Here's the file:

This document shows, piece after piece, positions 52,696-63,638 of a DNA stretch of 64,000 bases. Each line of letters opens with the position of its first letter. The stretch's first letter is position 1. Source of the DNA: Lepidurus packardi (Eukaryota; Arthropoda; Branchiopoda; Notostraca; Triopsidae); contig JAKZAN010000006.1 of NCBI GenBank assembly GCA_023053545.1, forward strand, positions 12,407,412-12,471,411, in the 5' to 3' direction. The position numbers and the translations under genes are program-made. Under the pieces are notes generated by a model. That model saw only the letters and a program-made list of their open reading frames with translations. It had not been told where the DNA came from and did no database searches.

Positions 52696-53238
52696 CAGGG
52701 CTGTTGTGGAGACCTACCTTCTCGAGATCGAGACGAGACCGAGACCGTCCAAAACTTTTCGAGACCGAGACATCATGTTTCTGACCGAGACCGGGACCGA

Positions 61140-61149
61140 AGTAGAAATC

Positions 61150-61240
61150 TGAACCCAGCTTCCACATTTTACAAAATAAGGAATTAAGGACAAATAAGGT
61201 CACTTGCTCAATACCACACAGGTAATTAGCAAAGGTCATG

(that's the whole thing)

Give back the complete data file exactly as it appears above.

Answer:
This document shows, piece after piece, positions 52,696-63,638 of a DNA stretch of 64,000 bases. Each line of letters opens with the position of its first letter. The stretch's first letter is position 1. Source of the DNA: Lepidurus packardi (Eukaryota; Arthropoda; Branchiopoda; Notostraca; Triopsidae); contig JAKZAN010000006.1 of NCBI GenBank assembly GCA_023053545.1, forward strand, positions 12,407,412-12,471,411, in the 5' to 3' direction. The position numbers and the translations under genes are program-made. Under the pieces are notes generated by a model. That model saw only the letters and a program-made list of their open reading frames with translations. It had not been told where the DNA came from and did no database searches.

Positions 52696-53238
52696 CAGGG
52701 CTGTTGTGGAGACCTACCTTCTCGAGATCGAGACGAGACCGAGACCGTCCAAAACTTTTCGAGACCGAGACATCATGTTTCTGACCGAGACCGGGACCGA

Positions 61140-61149
61140 AGTAGAAATC

Positions 61150-61240
61150 TGAACCCAGCTTCCACATTTTACAAAATAAGGAATTAAGGACAAATAAGGT
61201 CACTTGCTCAATACCACACAGGTAATTAGCAAAGGTCATG